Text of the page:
Malikshah (1055-1092 AD) the ruler of the Great Seljuks had desired to have a common legislation and jurisprudence to be compiled and offered to the benefit of all muslims, but gave up the idea when he realized that sects treated any one subject differently from each other and from place to place. As to opinons of certin madhab leaders on the question of whether gates of ijtihad remained open after the tenth century of Islam, a great majority of Hanefites believe that they did. On this issue Malikites, Hanefites and Shafiites are all in unison. According to them, there may not be an absolute mujtehid at any given time, but there must be mujtehids in each madhab every hundred years. As to Hanbelites, they believe that the world of Islam should not remain without mujtehids in any given century. This is what Ibn-i Kayyum el٠Javziya (1292-1350 AD.) says on this point: “On the issue of future mujtehids the Prophet had said that Allah would send a mujtehid in the beginning of each century to rejuvenate the Religion and these (mujtehids) would be the persons to both reinforce and re-invigourate Islam.” With these thoughts Hanbelites express their beliefs that the gates of ijtihad remain open and that it is necessary to have an absolute mujtehid every hundred years. In the belief of the Shiites’ Imamiya branch the gate of ijtihad is eternally open. The ayetullahs of Twelve Imams consider themselves these latter’s representatives and as such, when unable to find rulings in the deeds and words of Imams, they solve problems through their own logics, i.e - by their own ijtihads. They believe that the mind (argument) comes atter the Book, the Sunna and the Imam’s argumentations all in that order. Following the closing of gates of ijtihad, muslims began to refer matters not covered by the Quran, Sunna and other Islamic law instruments as elaborated by religious authorities to local muftis who pronounced fatwas containing their personal comments on and answers to issues for which their help was asked. Thus beginning with the eleventh century a number of fatwas were issued in all corners of the world of Islam with consequent compilations of these in Majmu’ al-fatwas. The person authorized to issue fatwa, the mufti, had to have well defined qualifications. In the early days of Islam muslims were issued fatwas by the Ashere-i mubasserea, by the companions of the Prophet and finally by those legists who survived Muhammad but had conversed with at least one of His companions, have always been the most valuable sources for new legislations.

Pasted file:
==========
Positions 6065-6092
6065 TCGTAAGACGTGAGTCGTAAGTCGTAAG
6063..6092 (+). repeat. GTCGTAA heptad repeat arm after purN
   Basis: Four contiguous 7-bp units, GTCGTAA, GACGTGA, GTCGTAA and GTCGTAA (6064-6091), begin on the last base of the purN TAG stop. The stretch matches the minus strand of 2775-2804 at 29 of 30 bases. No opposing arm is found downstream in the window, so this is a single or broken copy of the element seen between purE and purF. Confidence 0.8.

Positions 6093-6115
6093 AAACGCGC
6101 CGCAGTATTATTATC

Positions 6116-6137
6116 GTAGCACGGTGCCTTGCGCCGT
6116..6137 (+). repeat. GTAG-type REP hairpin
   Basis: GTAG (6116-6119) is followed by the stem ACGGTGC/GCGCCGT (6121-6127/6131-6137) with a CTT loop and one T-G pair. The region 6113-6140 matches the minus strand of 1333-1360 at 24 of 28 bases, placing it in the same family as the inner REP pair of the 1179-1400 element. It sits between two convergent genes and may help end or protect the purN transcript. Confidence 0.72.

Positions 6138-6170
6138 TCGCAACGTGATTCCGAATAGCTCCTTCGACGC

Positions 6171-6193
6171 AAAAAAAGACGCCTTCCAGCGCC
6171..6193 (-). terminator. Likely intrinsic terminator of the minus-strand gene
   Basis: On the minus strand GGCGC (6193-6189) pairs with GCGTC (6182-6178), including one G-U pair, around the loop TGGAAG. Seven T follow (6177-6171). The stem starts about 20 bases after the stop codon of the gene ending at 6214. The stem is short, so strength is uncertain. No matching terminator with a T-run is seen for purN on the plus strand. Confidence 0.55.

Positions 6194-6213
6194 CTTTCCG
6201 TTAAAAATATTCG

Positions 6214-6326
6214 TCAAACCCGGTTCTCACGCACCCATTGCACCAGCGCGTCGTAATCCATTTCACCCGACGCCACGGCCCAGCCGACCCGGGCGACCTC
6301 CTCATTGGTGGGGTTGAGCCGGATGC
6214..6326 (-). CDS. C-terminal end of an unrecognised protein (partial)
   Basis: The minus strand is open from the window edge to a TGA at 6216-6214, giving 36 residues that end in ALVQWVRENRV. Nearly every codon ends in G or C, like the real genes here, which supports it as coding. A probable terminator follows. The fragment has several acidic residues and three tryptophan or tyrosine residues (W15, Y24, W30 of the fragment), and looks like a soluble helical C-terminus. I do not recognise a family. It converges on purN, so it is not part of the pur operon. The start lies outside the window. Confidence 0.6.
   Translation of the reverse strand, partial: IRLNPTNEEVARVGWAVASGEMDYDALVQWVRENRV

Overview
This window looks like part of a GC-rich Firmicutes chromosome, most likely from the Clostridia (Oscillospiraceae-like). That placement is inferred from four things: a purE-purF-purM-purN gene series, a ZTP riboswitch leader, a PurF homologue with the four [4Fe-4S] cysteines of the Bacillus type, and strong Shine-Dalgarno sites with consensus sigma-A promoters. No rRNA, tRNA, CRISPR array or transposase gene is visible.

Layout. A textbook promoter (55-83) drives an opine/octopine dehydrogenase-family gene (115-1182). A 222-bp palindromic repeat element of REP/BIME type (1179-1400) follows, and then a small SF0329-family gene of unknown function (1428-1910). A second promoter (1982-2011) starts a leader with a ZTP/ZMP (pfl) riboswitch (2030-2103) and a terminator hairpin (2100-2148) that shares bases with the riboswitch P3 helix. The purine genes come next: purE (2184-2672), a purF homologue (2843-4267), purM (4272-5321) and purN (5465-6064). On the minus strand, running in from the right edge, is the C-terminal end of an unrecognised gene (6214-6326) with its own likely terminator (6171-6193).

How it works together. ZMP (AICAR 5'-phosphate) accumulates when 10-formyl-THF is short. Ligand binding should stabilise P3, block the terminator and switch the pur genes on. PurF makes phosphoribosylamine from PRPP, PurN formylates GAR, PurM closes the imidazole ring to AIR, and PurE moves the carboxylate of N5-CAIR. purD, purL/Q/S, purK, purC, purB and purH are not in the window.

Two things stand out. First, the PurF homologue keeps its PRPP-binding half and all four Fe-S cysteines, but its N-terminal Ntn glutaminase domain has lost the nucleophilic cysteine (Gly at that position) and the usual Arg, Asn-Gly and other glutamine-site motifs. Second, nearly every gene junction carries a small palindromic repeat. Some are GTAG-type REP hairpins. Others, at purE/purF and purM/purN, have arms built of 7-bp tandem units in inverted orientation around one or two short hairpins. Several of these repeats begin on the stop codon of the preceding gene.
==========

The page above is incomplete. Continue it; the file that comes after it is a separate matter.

In matters of state the Ottomans always sought the expressed opinions of muftis and above all that of the Shaykh al٠Islam, alias the Grand Mufti. In their fatwas legists had to indicate sources from which they had drawn their conclusions and verdicts. No such obligation, however, existed in the case of Shaykh al-Islam himself whose verdicts could neither be disputed nor refuted. As the Ottoman cadis had to support their pronouncements on Hanefite views and, The muftis had to base Their fatwas on Hanefits ways of Thinking and concept, in licences granted to them they were explicitly ordered to base their verdicts and fatwas -within the limit of certain exigencies and exceptions- on decisive and extremely clear verdicts expressed by the Hanefite imams. In simple cases the cadi’s verdict became null and void if based on other sects views since he was regarded as a representative of the Sultan in the administration of justice. Whereas the Ottoman caliph-sultans represented the Sunnite madhab, Bektashi traditions on line with and akin to the Shia sect prevailed amongst the military in Istanbul, the Empire’s capital, especially in the barracks of the Janissaries.

Use of urf -what is traditional, customary and approved- as a source of law making: Accepted by the Hanefites and Malikites as fundamentally original and true where there was no decisive ruling (nass) on a matter, urf was a mechanism by which society had had its affairs settled in all times and in every instance. Urf is generally regarded as forming part and parcel ofnqh procedures as evinced by the Prophet’s hadith “what is beheld as beautiful by muslims is also beautiful in the presence of Allah.” Any action contrary to an urf leads to embarrassment and uneasiness, whereas the Quran says “Allah has created no difficulties for you in the Religion.” Both Hanefite and Malikite scholars maintain, therefore, that “what is settled by a true and accurate urf carries equal weight with what is settle by a canonically legal argument.” Those of the scholars who take urf as an argument from which to arrive at conclusions accept its validity where there exists no ruling in the Quran or Sunna on the issue under consideration. In fact, Islamic legists have recognized in general the rights of the sultans, on grounds where there was nothing explicitly contradictory in Sheri’a, where public interests made it imperative and finally provided there was nothing violating ‘urf and traditions’ to enact a law. On this topic, legists have said that in view of public interests and in cases where the State’s power of disposal on the individual was inevitable (imperative) such action is also true, accurate and valid canonically.